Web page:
A Chain of Species Destruction at Yellowstone
The havoc caused by stocking the park’s lake for sport fishing ravaged ospreys, pelicans, bald eagles, grizzly bears and the lake’s own native cutthroat trout.
By Richard Conniff / Contributing Writer NYTimes / May 13, 2019
[dropcap]R[/dropcap]ecreational fishing is a pastime in which people have come to expect the fish they want in the places they happen to want them. That is, they want their fish stocked and ready to catch, even in places those fish never originally lived. This practice can seem harmless, or even beneficial. But the introduction of one “beneficial” species in Yellowstone National Park suggests how rejiggering the natural world for human convenience can cause ecological disaster for almost everything else.
Because far fewer cutthroat trout were making their springtime spawning run up streams around the lake, grizzly and black bears that once lined the banks to feed on them had to go elsewhere in search of food. The density of river otters also fell to the lowest levels known for that species. To casual park visitors the lake no doubt still looked wild and beautiful (that clear water!). But it was like visiting a celebrated European city when all the locals have vanished and everybody you bump into is a tourist.
All it took at Yellowstone Lake, the 136-square-mile centerpiece of the park, was the introduction of lake trout, a fish originally found mainly in the Northeast and Canada and beloved by anglers everywhere. The federal government had transplanted them to smaller lakes within the park in the 1890s, a time when planting fish in remote fishless lakes seemed like a smart way to spread around America’s amazing abundance. But a century later, in 1994, the introduced species turned up in Yellowstone Lake, which was already celebrated for its own native Yellowstone cutthroat trout. Park managers theorized that an angler illegally introduced the fish, either by accident or in the misguided belief that it would improve a big lake with plenty of potential for further sportfishing. One result is that anglers now catch 20,000 lake trout a year there.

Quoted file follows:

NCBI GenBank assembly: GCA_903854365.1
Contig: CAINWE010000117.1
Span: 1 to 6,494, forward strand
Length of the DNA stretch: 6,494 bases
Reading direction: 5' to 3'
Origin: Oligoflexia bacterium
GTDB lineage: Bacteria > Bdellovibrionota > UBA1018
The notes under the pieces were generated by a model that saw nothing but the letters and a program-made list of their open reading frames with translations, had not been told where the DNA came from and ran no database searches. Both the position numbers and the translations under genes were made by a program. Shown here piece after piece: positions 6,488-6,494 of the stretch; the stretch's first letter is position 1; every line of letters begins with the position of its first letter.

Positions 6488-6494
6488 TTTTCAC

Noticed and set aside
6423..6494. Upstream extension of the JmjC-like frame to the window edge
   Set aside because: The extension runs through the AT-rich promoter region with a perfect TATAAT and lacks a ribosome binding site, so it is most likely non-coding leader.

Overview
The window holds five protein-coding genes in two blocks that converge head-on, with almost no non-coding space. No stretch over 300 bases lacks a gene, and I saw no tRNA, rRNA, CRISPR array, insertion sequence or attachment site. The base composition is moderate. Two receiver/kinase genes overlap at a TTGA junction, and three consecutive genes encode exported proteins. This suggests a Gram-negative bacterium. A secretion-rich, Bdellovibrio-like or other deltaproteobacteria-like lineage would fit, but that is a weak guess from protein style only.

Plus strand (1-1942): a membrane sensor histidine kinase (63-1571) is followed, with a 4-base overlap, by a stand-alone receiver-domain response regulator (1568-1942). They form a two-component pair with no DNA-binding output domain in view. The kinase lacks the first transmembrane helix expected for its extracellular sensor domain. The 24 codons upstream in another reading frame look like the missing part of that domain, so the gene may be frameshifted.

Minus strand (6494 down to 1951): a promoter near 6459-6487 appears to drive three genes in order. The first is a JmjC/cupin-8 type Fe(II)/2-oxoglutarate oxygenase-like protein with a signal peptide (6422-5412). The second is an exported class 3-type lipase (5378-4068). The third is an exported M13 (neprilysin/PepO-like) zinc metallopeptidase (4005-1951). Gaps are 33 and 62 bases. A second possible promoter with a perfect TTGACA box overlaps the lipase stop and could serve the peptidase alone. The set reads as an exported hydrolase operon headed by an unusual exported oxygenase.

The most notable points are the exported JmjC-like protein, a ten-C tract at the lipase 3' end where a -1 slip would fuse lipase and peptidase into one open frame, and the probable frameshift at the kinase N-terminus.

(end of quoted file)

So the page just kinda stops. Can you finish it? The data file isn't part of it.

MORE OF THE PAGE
But the lake trout went on to gorge on the young of the cutthroat trout, and the population of the native subspecies plummeted. Because there were fewer cutthroat trout around to eat them, large water fleas soon proliferated. The water fleas in turn gobbled up the microscopic plants at the bottom of the food web, causing the lake water to become clearer and probably also warmer near the surface, according to a new study published in the journal Science Advances. When the cutthroat trout largely vanished from the shallow waters they prefer, the lake trout didn’t take their place, because they like deeper waters. So the switch deprived ospreys, white pelicans, bald eagles and other fish-eating birds of their main food source. The osprey population around the lake soon dropped from 38 nesting pairs, with almost 60 percent of them successfully fledging young birds, to just three nests with zero success. Eagles likewise declined almost to a level last seen during the height of DDT use in the 1960s, again with zero reproductive success.
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